# How can I stop OverflowException being thrown on integer division?

I am getting OverflowException's thrown at me when I don't want them (or so I think). I am performing some odd calculations where I expect the values to overflow, discarding overflowed bits. It seems I can't get this to work properly though. Basically this is one pair of i and j which happens as I iterate over huge sets (int.MinValue to int.MaxValue).

``````// i and j are ints
// i is -2147483648
// j is -1
var x = i / j;

// I also tried using unchecked keyword, but it doesn't help
var x = unchecked(i / j);
``````

Update:

The expected mathematic value of -2147483648 / -1 is 2147483648. However, this certain code doesn't really attempt to find the number. This is part of a series of bit manipulation things gone a bit hard to understand. To be honest, I don't even know myself what the intention was because I didn't really document the method, and all it took was one day away from it to raise serious WTF-bubbles over my head. All I know it works as intended with special code designed to handle the case.

Since int can only hold 2147483647 at it's max, I expect to discard the overflow yielding value 0.

If I've learned anything about this at all, it's probably the importance of documentation for obscure methods.

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I do hope you have a try/catch block around this in the real code? –  Traveling Tech Guy Aug 19 '09 at 15:39
No, I don't. However, I do make sure I don't divide with zero. –  Statement Aug 20 '09 at 11:30
Regarding your edit: Would you expect `int.MaxValue + 1`, which also equals 2147483648, to overflow to zero? –  LukeH Aug 20 '09 at 11:59
No, I wouldn't. Anyhow, I suppose I already solved the issue (though I don't think it's neat to have a check for it). Thanks for your help. In case anyone comes up with a "clean" solution for the expected behaviour, feel free to post it. –  Statement Aug 20 '09 at 21:26

I believe this is the only case in which you'll get this exception. It's the only division within the `Int32` range which can overflow. (There's division by zero of course, but that's a different exception.)

So if you want to avoid `OverflowException` you only need to deal with this case. What do you want it to do? Write a method which spots this exact case, and otherwise does normal division.

Note: this is also why you shouldn't try to reverse a comparison by just negating the result. If you want to sort something in descending order instead of ascending, then instead of using `-Compare(x, y)` use `Compare(y, x)`. The negation doesn't give overflow for `int.MinValue` (unless you're in a checked context) - it just silently returns `int.MinValue`.

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From your post I understand, that negating int.MaxValue returns int.MinValue, instead of overflowing, but negating int.MaxValue returns int.MinValue + 1 as it should (cause range is between 2147483647 and -2147483648). Also, negating int.MinValue is a place where it should overflow, but than - c# happily returns int.MinValue again (or throws inside checked{}). Have I misunderstood your point, or is it a typo? –  Marcin Deptuła Aug 19 '09 at 16:01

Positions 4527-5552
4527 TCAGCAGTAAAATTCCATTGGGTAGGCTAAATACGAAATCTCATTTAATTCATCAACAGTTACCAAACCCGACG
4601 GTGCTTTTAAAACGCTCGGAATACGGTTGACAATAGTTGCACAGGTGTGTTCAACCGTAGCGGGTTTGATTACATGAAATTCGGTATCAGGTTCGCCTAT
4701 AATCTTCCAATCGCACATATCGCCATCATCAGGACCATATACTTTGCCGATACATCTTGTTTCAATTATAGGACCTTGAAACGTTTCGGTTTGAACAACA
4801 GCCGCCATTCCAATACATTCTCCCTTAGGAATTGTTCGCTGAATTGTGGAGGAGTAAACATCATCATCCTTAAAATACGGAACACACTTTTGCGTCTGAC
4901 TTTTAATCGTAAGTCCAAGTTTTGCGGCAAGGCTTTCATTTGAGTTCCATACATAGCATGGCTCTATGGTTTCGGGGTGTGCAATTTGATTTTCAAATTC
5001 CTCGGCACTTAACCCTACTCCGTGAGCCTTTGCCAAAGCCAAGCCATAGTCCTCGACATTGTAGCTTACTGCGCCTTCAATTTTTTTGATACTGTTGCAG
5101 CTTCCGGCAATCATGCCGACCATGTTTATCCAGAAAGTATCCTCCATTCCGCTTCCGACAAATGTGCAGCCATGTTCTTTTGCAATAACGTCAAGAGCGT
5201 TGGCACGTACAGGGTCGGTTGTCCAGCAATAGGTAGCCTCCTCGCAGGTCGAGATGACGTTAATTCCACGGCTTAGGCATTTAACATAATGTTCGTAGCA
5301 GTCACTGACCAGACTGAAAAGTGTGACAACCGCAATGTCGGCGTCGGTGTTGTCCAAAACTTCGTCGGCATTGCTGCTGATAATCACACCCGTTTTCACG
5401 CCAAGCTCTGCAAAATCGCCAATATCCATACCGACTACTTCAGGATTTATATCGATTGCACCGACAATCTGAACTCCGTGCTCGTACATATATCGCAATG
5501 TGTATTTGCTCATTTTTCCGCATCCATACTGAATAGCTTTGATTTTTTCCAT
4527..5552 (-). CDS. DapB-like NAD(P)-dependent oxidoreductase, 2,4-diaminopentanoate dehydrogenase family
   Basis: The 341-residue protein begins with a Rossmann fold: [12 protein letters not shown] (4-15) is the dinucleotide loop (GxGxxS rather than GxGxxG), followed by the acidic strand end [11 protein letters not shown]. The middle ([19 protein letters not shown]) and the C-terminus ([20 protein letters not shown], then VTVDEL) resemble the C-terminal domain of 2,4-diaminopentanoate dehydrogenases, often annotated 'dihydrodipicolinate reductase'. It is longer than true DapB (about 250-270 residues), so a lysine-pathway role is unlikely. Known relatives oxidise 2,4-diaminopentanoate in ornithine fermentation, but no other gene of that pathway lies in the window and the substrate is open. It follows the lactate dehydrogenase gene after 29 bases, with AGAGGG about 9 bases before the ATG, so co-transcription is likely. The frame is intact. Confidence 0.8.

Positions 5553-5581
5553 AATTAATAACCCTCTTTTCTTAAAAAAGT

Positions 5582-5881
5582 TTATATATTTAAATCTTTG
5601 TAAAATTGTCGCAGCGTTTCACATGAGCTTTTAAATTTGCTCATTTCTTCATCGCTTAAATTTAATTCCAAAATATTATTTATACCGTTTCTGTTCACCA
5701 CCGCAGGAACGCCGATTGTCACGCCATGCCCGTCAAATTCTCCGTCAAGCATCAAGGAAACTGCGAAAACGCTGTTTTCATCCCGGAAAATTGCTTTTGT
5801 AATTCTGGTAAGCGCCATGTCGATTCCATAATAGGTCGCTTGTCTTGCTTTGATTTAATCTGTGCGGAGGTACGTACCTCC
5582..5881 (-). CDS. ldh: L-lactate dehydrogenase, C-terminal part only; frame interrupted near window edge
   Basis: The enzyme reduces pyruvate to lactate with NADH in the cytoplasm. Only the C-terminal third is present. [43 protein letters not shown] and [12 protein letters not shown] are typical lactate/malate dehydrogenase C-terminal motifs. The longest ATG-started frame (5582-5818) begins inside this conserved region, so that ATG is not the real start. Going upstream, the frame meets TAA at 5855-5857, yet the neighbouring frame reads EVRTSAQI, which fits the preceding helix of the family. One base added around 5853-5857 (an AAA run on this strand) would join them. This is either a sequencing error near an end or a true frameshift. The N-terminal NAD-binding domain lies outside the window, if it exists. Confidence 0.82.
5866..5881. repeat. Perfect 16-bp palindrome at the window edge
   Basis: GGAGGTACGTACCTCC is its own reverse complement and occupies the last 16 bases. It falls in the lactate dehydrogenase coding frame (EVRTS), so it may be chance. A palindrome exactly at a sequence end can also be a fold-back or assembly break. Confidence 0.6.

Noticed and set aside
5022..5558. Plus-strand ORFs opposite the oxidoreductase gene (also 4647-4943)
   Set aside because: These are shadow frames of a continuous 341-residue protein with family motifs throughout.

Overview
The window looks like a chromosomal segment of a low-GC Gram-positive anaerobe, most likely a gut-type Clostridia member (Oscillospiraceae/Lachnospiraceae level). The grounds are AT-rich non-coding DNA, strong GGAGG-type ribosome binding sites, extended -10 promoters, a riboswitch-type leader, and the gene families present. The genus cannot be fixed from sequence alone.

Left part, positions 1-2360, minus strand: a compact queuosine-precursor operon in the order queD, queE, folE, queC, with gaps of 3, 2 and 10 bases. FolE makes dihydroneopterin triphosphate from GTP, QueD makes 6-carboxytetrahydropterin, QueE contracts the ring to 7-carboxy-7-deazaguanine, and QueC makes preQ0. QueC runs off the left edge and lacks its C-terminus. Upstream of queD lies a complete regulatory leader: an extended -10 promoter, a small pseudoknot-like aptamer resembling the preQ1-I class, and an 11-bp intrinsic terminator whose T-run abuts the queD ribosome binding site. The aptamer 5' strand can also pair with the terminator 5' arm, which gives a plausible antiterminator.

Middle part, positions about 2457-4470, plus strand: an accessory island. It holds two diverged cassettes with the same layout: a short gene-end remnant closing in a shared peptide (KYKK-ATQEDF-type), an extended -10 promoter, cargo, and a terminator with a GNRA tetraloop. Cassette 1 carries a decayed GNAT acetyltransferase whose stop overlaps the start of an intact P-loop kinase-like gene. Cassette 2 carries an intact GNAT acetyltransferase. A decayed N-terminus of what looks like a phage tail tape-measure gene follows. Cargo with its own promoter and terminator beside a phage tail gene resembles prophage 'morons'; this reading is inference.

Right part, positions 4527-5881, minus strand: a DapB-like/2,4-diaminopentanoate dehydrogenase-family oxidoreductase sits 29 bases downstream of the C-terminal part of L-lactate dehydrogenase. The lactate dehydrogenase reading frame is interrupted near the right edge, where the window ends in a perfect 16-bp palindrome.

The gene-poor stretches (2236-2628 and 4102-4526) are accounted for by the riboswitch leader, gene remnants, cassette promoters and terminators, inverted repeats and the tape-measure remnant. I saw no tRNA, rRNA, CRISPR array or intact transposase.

Typo - that MaxValue should have been MinValue. –  Jon Skeet Aug 19 '09 at 16:32

Twos complement means that integers will range from 2^32 - 1 to -2^32, so -2147483648 / -1 is returning a number which can't be represented by an `int`.

You could try putting it into a `long`. There's no reason to use a `var` in this situation.

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Actually, doing something like this: x = i / j;, where x is long won't help, whole operation must be performed on long, so x = (long)i / j; will work, and because result will be long, here var can be used (although I personally don't like using var in such context, but that's whole different story. –  Marcin Deptuła Aug 19 '09 at 15:45
I'm pretty sure the OP knows this. His problem is that unchecked doesn't work the way it should. The only exception that unchecked should allow is div by 0. Whether x is int or var does not matter in this example. –  Rado Aug 19 '09 at 15:50
So long int. ^^ –  Statement Aug 20 '09 at 11:32

You can workaround this with a bit of casting to/from `Int64`:

``````var x = (int)((long)i / j);
``````
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Doesn't work. `x` ends up with `-2147483648`, and the right answer is `2147483648`. As Pike65 correctly pointed out, this number can't be represented in a signed 32 bit integer. The only way to solve this problem is by using some other type, like `long`. –  jpbochi Aug 19 '09 at 16:22
@jpbochi: The OP is expecting it to overflow, and wants it to do so without an exception being thrown. The "overflowed" `Int32` equivalent of 2147483648 is -2147483648. –  LukeH Aug 19 '09 at 16:29
@jpbochi, Try this: `var x = unchecked(int.MaxValue + 1);` –  LukeH Aug 19 '09 at 16:32

You do this. Why would you use `var` here? It loses the ability to show you the type of arithmetic result all for saving 1 character...

``````long x = (long)i / j;
``````

If you want saturation, you can:

``````int x = (int)Math.Min((long)i / j, int.MaxValue);
``````
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The question suggests that the OP expects the result to be an "overflowed" `int`, not a `long`: "I expect the values to overflow, discarding overflowed bits". –  LukeH Aug 19 '09 at 16:44
To be honest, having var or int is irrelevant because the evaulation of the types will cause var to take the type of int. I chose var in case I would have to write similar code for long, where I wouldn't have to refactor alot if I used var. –  Statement Aug 20 '09 at 11:35